PatP said...

Maybe your mc has a best friend/Mum/sister or who makes really awful jewellery or a skirt or top for her. And the mc, knowing it so doesn't look good/cool, wears it for a party where she knows that person will be.

Or is it something that happened in her past that makes her act the way she does in the part you mentioned? Something that wasn't her fault? If so, you could feed a snippet of that in earlier through dialogue with a friend or colleague.

Perhaps it started to rain when she was on her way out and she grabbed next door's washing in knowing it would make her late for her date? Or went looking for her own cat because she didn't want to leave it out in the rain.

I think sometimes if there's just one small thing that happens in an early chapter so the reader sees a sympathetic side, that gets sort of fixed in their mind and they'll forgive the mc when she isn't always 'nice'.

Alice said...

I have to say that I think that you are completely wrong when you say that the main character has to be someone the reader likes. I don't think that makes for an interesting book. What matters is that we can empathise with a character even if we don't like them. I wrote a whole book 'If Only You Knew' by Alice Jolly published by Simon and Schuster about a woman who is a bit of a pain in the back side. The book did well. People said, 'I didn't like her but I understood her. I believed in her absolutely.' Characters have to be real and lots of real people aren't that great. Sorry to be controversial but this is my view!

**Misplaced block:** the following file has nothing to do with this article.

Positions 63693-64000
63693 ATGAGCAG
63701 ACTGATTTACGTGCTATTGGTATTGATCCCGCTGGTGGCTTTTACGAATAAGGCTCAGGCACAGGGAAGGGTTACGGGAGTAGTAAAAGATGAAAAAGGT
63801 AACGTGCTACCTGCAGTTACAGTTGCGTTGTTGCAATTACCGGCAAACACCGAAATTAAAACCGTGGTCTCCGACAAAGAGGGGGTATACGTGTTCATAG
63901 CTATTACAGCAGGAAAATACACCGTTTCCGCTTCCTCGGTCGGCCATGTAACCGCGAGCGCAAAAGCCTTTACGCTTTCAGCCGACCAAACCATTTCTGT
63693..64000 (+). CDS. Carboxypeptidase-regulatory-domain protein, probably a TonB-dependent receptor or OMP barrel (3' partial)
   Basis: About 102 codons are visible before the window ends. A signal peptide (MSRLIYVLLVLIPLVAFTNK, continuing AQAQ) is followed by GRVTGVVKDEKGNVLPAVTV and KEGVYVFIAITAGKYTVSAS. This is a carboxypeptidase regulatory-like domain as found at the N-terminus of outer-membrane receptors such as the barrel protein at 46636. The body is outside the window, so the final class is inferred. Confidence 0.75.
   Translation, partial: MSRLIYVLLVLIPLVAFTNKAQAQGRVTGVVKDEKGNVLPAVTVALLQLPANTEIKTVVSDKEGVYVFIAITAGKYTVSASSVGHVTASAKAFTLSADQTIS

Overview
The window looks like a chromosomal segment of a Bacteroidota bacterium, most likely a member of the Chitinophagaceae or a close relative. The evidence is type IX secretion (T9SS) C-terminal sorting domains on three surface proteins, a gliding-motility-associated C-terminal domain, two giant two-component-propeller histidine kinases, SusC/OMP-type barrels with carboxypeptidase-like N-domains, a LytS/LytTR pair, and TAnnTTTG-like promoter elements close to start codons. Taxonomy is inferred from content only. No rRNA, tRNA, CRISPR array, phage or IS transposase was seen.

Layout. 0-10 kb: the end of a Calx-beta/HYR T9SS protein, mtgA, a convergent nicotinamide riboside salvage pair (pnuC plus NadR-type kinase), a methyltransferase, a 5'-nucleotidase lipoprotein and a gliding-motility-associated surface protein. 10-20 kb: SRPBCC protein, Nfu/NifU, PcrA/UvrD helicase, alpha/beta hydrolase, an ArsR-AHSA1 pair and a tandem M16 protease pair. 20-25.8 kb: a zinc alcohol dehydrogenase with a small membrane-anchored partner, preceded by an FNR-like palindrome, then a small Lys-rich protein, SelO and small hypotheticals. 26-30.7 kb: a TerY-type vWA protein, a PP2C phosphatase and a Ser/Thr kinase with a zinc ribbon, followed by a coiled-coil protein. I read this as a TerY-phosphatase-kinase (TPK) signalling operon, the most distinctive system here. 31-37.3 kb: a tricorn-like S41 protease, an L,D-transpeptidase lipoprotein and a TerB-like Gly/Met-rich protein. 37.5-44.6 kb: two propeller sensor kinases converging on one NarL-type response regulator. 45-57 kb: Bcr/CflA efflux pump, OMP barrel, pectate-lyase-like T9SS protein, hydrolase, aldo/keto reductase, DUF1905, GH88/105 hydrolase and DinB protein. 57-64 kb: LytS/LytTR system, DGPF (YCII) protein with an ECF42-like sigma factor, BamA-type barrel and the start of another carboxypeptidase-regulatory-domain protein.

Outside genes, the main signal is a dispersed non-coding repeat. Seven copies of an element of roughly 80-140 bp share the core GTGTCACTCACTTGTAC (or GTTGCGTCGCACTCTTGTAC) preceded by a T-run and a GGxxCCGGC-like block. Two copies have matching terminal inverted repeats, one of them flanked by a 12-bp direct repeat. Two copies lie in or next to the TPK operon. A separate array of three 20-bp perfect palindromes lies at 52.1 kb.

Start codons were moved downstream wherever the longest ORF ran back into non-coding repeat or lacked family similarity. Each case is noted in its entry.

Alice

Zinnia Cyclamen said...

I was the other way around - I made my villains too likeable and understandable, and had to learn to make them properly villainous!

Fiona said...

One of my protagonists is a snob. I wanted to show how she was redeemed by events in her life but I realised that I'd have to give her some decent qualities as well - and early on.

We know that our characters are going to become better people but it's hard to convince a reader to stick around to find that out too. IMHO that is.

KAREN said...

I've had a character be too passive, which became annoying after a while. I was also told, once, that a main character came across like she'd started life as a married woman - not enough background. It's tricky getting the balance right, but these days I think I can tell when a character's not working...thank goodness!

Paige said...

I've never really thought about whether my characters are sympathetic. This post certainly started me thinking!

P.S. Could you change your link to my new blog? Thank you!

dianejwright said...

Hi Calistro! Stumbled on your post here today. Remember that being lovable and sympathetic are not always the same thing when it comes to heroes and heroines. Maybe my post on creating protagonists your audience will latch on to will help? The key is to find those common-ground experiences that will bring your reader and character closer together. Eh, I've said it better here...

http://www.the-story-spot.com/2008/10/is-your-hero-sympathetic-and-what-heck.html

Good luck with your novel! Do you have an excerpt posted? I'd love to have a read. I'm in the same spot with my first novel finished a few months ago as well.
/djw